cathyjc Thru Hiker

    Between the 4 of us we've had many, many SB's pass thru' my hands. Brands - Rab (older and more recent), ME, PHD, Cumulus, Vango and WM. From my experience I would say:-

    If you have the funds then go straight to WM - it's not just about 'down' - features are also important.
    I'm a "shortie" and having a winter bag that fits is a revelation compared to a bag that is too big. I can say the same for my hubby who is big and previously had bags that were too small - now has WM bags that are the correct size.
    Their zips don't catch. :thumbsup:.
    And they (along with most US) quote the "loft". You can measure the loft of the bags you already have and work out how much loft you need to be comfortable at a lower temp. - regardless of the temperature numbers that might be quoted - after all numbers can only be a vague guide - no manufacturer actually knows you.

    You won't regret paying for the quality :).

    PS. I think you know enough about your camping to work out if water resist down/outer are important to you.
    Clare likes this.
  21. Tartanferret

    Tartanferret Thru Hiker

    Out of interest, why is the older one better?
    Presumably mine is the older one. Can’t complain for £100, I snapped his arm off.

    I use that with an Xtherm and can add superlite bivvy and add my “posh pyjamas “ (fireball smock and prism Pants)
    tja likes this.
  22. Clare

    Clare Thru Hiker

  23. cathyjc

    cathyjc Thru Hiker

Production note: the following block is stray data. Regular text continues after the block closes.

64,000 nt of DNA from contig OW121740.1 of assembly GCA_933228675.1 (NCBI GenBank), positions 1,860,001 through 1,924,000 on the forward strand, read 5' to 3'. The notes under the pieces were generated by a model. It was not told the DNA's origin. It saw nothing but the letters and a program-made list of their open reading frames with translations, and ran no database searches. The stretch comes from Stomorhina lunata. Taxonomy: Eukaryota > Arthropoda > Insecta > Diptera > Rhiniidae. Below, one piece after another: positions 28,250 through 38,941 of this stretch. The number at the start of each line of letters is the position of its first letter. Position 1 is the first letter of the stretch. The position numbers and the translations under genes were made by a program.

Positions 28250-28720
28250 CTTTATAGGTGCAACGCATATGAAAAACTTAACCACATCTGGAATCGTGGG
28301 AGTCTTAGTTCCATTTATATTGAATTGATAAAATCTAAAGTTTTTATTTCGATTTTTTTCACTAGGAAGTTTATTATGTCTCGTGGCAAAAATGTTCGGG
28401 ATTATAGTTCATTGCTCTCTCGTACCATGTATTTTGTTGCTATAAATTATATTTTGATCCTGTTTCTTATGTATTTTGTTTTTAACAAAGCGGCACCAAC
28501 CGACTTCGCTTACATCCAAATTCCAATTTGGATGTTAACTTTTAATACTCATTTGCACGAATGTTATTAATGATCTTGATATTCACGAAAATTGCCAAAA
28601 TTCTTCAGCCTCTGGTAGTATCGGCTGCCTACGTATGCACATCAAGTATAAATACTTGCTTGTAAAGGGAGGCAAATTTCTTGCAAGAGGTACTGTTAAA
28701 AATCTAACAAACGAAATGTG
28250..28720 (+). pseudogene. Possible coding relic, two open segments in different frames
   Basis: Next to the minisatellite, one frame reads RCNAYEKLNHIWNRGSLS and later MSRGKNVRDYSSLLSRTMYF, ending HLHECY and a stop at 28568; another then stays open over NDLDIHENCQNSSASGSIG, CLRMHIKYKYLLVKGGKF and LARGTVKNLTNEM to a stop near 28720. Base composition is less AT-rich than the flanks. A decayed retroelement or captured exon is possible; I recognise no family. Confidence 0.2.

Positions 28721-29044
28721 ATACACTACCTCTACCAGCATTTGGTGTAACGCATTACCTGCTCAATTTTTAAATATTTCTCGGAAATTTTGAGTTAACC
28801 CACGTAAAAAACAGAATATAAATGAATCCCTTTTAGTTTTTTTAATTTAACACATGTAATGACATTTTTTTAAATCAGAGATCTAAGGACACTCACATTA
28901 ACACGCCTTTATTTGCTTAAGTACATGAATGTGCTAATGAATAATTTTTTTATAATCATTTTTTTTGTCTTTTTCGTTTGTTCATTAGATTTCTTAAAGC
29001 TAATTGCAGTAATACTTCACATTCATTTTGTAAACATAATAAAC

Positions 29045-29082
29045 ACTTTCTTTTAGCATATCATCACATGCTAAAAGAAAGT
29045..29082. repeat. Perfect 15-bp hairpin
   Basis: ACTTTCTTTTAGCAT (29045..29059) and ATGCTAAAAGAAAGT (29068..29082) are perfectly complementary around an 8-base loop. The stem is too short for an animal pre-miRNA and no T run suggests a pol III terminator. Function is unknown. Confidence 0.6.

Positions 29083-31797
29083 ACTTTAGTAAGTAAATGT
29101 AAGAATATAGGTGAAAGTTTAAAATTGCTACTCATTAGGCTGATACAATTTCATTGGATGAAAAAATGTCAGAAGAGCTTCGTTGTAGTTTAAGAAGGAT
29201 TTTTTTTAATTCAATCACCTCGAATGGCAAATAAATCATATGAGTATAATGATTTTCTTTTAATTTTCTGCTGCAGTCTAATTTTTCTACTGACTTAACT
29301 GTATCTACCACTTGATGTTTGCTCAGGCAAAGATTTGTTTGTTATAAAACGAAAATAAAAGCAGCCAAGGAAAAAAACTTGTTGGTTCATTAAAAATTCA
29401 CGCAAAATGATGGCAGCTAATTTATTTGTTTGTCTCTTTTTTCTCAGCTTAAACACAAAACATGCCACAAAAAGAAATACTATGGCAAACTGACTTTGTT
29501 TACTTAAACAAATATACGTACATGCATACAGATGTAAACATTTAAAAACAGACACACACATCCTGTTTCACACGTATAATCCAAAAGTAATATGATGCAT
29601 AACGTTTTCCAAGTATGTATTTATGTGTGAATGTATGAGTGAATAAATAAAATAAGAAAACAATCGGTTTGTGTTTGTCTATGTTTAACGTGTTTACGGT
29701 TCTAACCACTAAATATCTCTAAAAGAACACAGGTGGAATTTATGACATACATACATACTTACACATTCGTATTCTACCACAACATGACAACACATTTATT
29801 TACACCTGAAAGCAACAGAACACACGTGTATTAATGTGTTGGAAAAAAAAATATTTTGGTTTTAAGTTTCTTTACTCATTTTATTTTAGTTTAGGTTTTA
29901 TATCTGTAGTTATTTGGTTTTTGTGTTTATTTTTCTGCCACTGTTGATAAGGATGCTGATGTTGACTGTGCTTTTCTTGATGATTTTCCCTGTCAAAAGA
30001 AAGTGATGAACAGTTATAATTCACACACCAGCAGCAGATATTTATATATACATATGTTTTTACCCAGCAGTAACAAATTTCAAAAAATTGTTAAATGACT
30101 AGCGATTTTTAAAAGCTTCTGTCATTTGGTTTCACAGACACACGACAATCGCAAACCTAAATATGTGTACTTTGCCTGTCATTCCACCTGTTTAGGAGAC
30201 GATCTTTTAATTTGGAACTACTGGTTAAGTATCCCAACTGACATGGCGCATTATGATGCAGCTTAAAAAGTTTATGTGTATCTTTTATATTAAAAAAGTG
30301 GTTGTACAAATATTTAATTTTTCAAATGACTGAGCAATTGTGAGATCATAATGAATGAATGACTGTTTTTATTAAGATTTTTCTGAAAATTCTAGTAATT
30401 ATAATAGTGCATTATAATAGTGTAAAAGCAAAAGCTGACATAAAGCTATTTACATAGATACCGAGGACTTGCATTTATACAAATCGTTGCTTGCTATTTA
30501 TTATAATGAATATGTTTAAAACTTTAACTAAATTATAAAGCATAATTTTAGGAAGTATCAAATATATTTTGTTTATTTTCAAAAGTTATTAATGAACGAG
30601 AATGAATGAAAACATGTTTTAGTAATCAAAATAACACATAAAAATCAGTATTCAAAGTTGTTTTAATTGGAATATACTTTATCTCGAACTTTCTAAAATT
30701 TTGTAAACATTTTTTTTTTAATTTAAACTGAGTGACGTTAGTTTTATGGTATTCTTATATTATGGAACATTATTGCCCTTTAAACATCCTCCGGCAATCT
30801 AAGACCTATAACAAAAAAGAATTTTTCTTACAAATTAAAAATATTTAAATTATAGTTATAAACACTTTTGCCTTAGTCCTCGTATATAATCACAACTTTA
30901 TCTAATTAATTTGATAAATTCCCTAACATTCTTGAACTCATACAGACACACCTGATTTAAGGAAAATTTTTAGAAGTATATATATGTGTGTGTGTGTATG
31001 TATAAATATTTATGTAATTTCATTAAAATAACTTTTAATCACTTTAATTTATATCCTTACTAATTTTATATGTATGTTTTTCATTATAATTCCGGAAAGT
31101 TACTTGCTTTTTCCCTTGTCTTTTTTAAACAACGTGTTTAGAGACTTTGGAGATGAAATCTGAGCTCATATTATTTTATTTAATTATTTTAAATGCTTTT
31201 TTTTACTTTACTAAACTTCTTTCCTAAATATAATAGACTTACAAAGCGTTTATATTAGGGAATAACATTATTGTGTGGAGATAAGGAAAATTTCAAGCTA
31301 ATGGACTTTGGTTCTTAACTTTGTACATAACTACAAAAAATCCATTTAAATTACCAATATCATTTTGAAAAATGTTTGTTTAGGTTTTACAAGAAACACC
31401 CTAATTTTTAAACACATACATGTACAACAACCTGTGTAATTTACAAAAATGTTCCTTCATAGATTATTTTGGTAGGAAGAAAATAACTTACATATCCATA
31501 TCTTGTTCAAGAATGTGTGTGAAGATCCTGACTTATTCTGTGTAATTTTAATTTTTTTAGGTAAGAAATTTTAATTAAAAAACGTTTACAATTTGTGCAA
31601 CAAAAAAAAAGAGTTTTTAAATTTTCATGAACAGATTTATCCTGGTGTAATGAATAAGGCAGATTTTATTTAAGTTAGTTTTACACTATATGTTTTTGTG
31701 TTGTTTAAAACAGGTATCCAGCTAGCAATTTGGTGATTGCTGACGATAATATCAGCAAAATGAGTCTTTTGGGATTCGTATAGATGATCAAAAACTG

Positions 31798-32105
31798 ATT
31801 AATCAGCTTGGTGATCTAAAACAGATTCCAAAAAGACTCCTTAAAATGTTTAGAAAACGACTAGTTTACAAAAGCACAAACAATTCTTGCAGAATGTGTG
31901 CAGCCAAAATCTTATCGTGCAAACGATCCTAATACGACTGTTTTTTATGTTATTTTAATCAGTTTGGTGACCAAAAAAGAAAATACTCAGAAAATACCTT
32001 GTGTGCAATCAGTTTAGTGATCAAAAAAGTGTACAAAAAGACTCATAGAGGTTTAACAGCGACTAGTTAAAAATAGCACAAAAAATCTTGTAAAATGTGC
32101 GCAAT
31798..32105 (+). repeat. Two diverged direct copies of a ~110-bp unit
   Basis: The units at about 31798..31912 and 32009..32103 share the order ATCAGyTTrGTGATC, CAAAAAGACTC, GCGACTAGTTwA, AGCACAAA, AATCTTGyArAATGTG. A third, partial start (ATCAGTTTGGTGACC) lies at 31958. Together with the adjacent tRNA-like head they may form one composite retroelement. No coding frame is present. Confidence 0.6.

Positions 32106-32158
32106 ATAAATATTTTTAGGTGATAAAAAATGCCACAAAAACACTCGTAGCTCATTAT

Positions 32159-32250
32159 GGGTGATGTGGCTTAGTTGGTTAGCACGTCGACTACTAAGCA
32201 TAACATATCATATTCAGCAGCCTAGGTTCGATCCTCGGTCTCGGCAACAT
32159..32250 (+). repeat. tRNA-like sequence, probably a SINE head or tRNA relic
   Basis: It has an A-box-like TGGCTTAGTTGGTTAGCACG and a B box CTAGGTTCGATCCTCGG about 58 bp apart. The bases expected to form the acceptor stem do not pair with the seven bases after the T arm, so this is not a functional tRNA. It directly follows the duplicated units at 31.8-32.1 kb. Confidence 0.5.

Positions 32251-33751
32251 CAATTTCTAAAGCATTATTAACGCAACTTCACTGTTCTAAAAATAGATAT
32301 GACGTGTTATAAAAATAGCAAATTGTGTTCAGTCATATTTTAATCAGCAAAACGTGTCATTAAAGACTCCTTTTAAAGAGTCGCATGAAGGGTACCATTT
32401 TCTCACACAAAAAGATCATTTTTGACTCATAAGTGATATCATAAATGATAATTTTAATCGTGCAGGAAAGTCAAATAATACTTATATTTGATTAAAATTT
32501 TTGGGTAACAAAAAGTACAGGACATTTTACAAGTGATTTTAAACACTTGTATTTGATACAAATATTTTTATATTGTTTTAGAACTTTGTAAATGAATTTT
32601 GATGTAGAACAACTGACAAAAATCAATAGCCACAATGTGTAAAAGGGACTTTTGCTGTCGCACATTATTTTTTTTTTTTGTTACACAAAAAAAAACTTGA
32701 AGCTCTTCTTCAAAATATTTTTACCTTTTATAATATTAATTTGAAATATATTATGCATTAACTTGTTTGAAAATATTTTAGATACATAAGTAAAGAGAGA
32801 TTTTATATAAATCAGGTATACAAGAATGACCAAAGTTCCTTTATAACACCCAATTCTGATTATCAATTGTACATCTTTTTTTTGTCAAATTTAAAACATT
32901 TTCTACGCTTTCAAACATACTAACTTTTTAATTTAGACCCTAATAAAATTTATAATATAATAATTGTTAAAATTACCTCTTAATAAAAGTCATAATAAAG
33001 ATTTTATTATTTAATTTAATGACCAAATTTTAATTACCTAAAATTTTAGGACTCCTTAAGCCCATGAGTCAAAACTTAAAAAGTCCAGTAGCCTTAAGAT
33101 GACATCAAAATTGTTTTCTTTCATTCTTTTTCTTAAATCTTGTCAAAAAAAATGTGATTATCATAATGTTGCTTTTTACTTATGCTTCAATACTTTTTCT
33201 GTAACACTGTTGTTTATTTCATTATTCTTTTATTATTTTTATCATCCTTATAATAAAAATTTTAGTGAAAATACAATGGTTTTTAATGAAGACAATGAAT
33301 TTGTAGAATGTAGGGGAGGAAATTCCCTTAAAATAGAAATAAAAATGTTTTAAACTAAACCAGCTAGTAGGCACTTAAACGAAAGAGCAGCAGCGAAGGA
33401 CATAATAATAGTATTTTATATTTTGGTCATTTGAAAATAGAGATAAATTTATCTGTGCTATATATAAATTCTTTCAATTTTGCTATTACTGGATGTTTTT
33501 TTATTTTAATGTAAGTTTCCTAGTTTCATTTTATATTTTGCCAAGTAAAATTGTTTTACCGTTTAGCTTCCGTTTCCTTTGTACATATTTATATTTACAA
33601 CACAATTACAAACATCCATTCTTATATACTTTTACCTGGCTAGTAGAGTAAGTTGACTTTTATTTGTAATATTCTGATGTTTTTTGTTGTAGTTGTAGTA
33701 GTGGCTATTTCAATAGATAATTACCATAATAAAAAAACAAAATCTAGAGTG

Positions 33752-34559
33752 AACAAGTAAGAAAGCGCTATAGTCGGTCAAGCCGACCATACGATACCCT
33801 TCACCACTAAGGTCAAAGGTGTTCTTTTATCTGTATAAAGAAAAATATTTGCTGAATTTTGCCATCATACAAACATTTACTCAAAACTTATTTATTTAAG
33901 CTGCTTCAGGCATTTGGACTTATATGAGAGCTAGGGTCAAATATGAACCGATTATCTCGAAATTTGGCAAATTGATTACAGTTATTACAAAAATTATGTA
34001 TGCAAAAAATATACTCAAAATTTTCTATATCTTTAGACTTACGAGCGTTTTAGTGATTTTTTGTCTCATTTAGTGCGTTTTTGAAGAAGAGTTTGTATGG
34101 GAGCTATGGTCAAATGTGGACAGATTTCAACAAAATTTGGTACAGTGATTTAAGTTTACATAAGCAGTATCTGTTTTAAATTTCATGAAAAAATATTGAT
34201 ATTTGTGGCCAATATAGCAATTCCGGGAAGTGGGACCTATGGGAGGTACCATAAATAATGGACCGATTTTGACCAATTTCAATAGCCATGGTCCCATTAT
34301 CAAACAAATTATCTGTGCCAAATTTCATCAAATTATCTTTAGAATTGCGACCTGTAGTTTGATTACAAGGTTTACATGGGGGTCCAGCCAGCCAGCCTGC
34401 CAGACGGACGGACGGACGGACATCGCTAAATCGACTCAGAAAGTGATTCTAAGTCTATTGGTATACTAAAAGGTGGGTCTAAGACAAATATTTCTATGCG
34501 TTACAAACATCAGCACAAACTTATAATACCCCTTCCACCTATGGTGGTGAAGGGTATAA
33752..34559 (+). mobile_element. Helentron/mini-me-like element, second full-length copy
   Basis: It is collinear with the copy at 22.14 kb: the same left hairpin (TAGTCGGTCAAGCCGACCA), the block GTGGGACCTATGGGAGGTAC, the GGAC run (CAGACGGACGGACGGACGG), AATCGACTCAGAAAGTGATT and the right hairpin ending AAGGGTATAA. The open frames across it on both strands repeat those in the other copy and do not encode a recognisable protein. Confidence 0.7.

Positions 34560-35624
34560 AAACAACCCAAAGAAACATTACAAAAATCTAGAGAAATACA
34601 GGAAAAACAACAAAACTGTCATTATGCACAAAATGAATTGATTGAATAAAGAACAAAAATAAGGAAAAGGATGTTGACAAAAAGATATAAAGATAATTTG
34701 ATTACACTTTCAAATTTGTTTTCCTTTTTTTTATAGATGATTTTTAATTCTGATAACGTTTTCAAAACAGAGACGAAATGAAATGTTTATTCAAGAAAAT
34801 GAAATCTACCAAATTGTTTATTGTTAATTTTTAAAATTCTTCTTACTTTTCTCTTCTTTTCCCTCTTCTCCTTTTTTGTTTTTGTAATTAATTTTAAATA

I have a Summerlite - but it rarely gets used in Scotland even in summer as it's OK at valley level but I'll often camp up higher and need my "3 season bag" - Which is a Cumulus 500 (450 with some extra added). In retrospect I wish I had a WM bag for 3 season but I didn't know about WM then.

    My WM Anetelope was bought 2ndhand from BPL.com and shipped over, as where hubbies 2 WM bags (- thanks to a TL member for his help as a "mule" :thumbsup:).
    Patience in waiting for the right deal pays off.

    PS. If I need to sell I fully expect the WM bags to "hold their value".
    Clare likes this.
  24. el manana

    el manana Thru Hiker

    I've just had a look and I don't know :D

    When Alpkit revamped their range there was a few discussions that the new PD was inferior to the previous 'never in stock' model. It's heavier which had something to do with it (probably the hydrophobic/water repellency) and it's more expensive, the old one was a bargain.

    Other than that i'm not sure. When they first revamped the range was the new PD not stitch through?...
  25. el manana

    el manana Thru Hiker

    As a general guideline, for winter as a cold sleeper (so -10C comfort limit for me) I look for 600g of decent quality down from a reputable manufacturer (PHD, WM etc). I won't buy from Ali. Make sure the mat is up to the job.

    I find this easier than getting wrapped up in the ratings and stated limits.
    cathyjc, Clare and Arne L. like this.